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Thomas Lohninger (CC-BY-SA 3.0 Thomas Lohninger)


Thomas Lohninger
Managing Director AKVorrat - Arbeitskreis Vorratsdatenspeicherung, net activist

Which framework conditions must be in place, in order for projects like Wikipedia to also be able to grow and flourish in the internet in the future? And how can we be involved in the shaping of these framework conditions? Big questions, the answers to which will only be found by looking far over the horizon of our community in Austria. Important decisions, for example relating to copyright law or net freedom are in the meantime taken at the European level - in order to survive here one needs the right partners. In our case this is Thomas Lohninger - one of the most active and successful net activists in Austria.

Net politics affects us all, it is however not easy to convey this topic and its significance on a broad basis. What is your secret recipe for the mobilization of people around these questions?

The recipe is not to turn politics into secret knowledge, but rather to open up political processes and also to give people the chance to make their own will heard, there where politics affects them in their everyday reality. Every good campaign allows a broad public to participate in it and to take action. A concern is most successful when a lot of people address a campaign topic and autonomously undertake something on its behalf, when one, so to speak, loses control over ones own campaign.
Precisely that happened when we started our citizens campaign against data retention. All at once people we didn’t even know printed out our signature lists and went from door to door with them. In this way we collected 106 607 signatures against data retention. When we organized for net neutrality at the European level we placed our entire campaign platform on an open source platform, which in the end lead to our campaign being available in nine languages because the content was simply translated by volunteers.
There is no simple recipe for successful political campaigns, one must also always touch a nerve with the right topic at the right time. Then however it's a question of trusting the people and of bringing the small group of highly motivated people with profound specialist knowledge of legislative matters together with a broad, autonomous movement of civil society to form a powerful movement. One can win even apparently hopeless battles in this way.

Numerous Wikimedia associations work together at the European level within the framework of the so-called EU Advocacy Group. What contribution can this initiative in your view make for the future of the internet and under which conditions?

Wikimedia is essential for the success of the pending copyright law reform at the EU level. We urgently need a modernization of the legal basis for collaborative work in the net, new digital economies and the simple everyday realities of our digital lives and work.
Wikimedia is the only net political structure that is locally embedded in many European countries and through this it has the unique possibility to also conduct pan-European campaigns. We have seen, both in the EU legislation for data protection and for net neutrality, how, at the council level, a good proposal from the European parliament was watered down and delayed by the member states. To advocate for net political topics directly in Brussels is unfortunately only half the job, we also need strong partners in all 28 member states to apply pressure at the national level, to bring net political topics to the media and to mobilize civil society. Wikimedia is the only net political structure that is sufficiently large and broadly positioned to be at all able to establish this type of pressure. We need Wikimedia for the battle for modern copyright legislation.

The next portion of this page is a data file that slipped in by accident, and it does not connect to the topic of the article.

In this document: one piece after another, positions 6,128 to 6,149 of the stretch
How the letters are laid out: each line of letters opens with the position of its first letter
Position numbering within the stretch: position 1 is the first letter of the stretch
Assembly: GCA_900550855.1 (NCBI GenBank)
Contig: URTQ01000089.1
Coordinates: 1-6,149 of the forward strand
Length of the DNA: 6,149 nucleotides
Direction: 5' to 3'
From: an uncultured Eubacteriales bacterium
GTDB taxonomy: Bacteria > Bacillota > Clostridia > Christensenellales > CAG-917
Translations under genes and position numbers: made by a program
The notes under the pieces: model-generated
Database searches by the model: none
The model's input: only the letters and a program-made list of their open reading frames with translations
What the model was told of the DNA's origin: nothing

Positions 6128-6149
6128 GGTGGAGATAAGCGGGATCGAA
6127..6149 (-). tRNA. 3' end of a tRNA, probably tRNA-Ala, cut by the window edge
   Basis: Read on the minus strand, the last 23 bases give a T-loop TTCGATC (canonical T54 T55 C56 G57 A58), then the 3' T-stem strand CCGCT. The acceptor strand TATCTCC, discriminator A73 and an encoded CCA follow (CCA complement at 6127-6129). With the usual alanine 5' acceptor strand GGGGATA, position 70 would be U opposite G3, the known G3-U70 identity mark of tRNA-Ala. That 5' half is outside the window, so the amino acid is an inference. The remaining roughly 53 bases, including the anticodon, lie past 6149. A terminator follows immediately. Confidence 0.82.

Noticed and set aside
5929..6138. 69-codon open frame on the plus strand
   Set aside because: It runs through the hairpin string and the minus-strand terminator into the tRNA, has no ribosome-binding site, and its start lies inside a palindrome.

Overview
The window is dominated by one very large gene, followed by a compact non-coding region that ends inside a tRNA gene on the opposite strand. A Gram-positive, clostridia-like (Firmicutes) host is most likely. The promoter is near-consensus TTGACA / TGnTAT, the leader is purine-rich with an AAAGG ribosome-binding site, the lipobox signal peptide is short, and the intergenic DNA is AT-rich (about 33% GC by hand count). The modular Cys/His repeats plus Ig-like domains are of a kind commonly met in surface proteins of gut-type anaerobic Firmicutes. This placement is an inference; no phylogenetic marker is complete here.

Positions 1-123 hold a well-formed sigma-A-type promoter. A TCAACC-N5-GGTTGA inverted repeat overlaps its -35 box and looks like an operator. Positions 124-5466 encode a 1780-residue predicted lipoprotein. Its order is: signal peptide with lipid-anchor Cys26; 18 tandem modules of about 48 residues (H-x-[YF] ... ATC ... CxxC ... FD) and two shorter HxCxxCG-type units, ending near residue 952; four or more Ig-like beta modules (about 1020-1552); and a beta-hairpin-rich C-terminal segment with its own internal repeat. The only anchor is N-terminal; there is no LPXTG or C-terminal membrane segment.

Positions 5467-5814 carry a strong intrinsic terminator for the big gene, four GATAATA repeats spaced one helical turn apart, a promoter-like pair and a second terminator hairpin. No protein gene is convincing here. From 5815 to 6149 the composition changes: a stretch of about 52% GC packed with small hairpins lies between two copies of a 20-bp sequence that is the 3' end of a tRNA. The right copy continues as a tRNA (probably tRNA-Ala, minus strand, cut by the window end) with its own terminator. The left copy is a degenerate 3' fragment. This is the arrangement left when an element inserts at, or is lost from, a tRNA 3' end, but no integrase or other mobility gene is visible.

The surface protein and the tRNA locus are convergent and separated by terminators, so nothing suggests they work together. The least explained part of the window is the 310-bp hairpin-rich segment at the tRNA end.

What makes Wikimedia a good sparring partner in the battle for open culture in Austria and Europe?

I have observed the team from Wikimedia Austria to be one of the most motivated and competent in the whole open culture area. The open scene in Austria would be much poorer and greyer without you. Your example is the best argument in many political debates addressing the potential of new forms of culture and knowledge production, precisely because everybody knows and uses Wikimedia.

What was your personal highlight in the collaboration to date?

I believe the highlight of our collaboration was the establishment of the Open Data Portal in Austria. The joint implementation of such a forward-looking idea showed us all how one can achieve something unprecedented with relatively few resources and a small team of motivated people in Austria, that also became a part of a larger open data strategy. I believe, particularly because we in Austria are quite far in front in some areas, that we have the possibility and the duty to look over the horizon and develop forward-looking solutions. With Vienna Open I believe we have also created for ourselves an integrative basis for precisely this innovation across all association and "Gretzel" borders.

Many Wikipedia readers are not aware that behind the website is a community of authors, photographers and coders or Wikimedia associations which support them in their work. How would you describe in a few words these people in the community and the collaboration with it?

My message would be: “Trust yourself”. The community is full of competent, enthusiastic people with whom it is great fun to work to achieve great things. Get networked and get involved! I think we should all remember the original Wikipedia motto, especially in our political activities: “Be bold!”